Records are broken all the time. This one was demolished.
Steven Viltoft, of Southport, North Carolina, blew away the state record for common thresher shark with a 589-pound, one-ounce fish caught off Oak Island on January 10. The previous record, set in 2005 out of Oregon Inlet, was a mere 185 pounds.
Viltoft was fishing with Oak Island Fishing Charters for bluefin tuna, using 130-pound line, an 80W Shimano Tiagra reel and a Bazen Custom Rod.
Record Thresher for Dinner
The crew would have preferred to release the thresher, as they have in the past with similarly sized fish, Capt. Wally Trayah said. But by the end of the two-hour fight, it was clear the shark was distressed and unlikely to survive. However, thresher shark is good table fare, so some local folks enjoyed some fresh seafood.
“We passed it out to dozens of people, and everybody was raving about it,” Trayah said. “The local fish house said if he had it on hand, he could sell it for $25 a pound.”
The record fish measured 7.5 feet from nose to tail fork. The distance from its nose to the tip of the thresher’s famously long tail was 13.5 feet. The North Carolina Division of Marine Fisheries announced February 9 that the record had been certified.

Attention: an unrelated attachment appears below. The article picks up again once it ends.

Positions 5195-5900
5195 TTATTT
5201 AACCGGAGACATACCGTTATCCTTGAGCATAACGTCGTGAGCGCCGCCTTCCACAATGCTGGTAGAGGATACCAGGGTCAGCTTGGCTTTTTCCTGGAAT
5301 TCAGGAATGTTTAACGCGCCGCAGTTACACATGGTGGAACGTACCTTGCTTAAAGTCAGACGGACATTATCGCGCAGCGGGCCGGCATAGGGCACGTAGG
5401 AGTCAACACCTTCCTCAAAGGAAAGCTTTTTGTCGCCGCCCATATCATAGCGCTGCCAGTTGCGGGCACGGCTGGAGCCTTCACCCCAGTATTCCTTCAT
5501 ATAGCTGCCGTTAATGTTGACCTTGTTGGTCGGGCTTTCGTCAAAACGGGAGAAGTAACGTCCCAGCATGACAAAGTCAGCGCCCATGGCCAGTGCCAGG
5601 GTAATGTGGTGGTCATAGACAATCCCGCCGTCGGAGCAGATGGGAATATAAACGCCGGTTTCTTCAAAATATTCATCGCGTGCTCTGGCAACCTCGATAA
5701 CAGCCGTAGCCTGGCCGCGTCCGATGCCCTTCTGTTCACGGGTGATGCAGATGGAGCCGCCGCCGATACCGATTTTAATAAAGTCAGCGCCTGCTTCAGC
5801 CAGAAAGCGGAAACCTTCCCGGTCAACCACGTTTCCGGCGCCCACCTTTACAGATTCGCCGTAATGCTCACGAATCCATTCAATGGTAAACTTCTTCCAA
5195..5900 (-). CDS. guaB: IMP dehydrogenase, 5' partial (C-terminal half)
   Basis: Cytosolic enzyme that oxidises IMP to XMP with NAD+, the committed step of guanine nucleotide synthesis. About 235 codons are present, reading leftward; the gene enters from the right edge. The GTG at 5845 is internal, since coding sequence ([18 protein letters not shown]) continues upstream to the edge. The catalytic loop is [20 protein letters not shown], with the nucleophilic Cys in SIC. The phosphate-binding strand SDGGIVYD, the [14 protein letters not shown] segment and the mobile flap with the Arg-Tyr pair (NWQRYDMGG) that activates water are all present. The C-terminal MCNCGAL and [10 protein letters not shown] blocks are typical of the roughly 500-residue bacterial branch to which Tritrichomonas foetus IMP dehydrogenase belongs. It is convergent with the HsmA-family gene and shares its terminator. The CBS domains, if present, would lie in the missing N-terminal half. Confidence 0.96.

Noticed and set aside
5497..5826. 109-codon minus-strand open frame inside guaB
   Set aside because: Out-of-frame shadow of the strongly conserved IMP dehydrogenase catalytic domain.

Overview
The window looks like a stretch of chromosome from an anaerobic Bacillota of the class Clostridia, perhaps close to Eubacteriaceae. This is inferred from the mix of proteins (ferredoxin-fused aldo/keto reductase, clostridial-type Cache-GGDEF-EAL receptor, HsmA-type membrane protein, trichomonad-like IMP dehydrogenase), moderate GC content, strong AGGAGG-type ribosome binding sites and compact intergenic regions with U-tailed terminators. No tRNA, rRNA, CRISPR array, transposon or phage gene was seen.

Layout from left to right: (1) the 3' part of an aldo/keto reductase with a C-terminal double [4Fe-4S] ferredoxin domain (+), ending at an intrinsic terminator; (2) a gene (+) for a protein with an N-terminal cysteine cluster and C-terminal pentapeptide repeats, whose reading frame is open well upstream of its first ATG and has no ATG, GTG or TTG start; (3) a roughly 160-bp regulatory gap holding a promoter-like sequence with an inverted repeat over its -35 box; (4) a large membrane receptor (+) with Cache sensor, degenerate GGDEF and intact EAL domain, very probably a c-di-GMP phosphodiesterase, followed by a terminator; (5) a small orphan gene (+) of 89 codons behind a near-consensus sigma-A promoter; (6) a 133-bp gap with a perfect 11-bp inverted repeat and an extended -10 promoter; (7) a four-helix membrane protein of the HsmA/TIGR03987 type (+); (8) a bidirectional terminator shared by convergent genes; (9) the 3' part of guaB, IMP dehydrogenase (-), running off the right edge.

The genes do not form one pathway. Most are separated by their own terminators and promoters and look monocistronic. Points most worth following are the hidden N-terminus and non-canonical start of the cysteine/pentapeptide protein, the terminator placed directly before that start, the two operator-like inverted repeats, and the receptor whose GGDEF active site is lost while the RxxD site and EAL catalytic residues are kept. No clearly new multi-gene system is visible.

World Record Thresher
As big as Viltoft’s thresher was, it still trailed the International Game Fish Association all-tackle record. That fish, which weighed 767 pounds, was caught in New Zealand in 1983. The record thresher in the 130-pound line class was also caught in New Zealand: a 729-pound fish, way back in 1959.
As big as it was—especially in comparison to the state record at the time—Steven Viltoft’s fish was not uncommon along the Carolina coast in winter.
“We see them all the time,” Trayah said. “We’ve released a bunch of them around 500 pounds when we’re tuna fishing. It’s not easy to handle them. If we’re able to let it go, we will let it go.”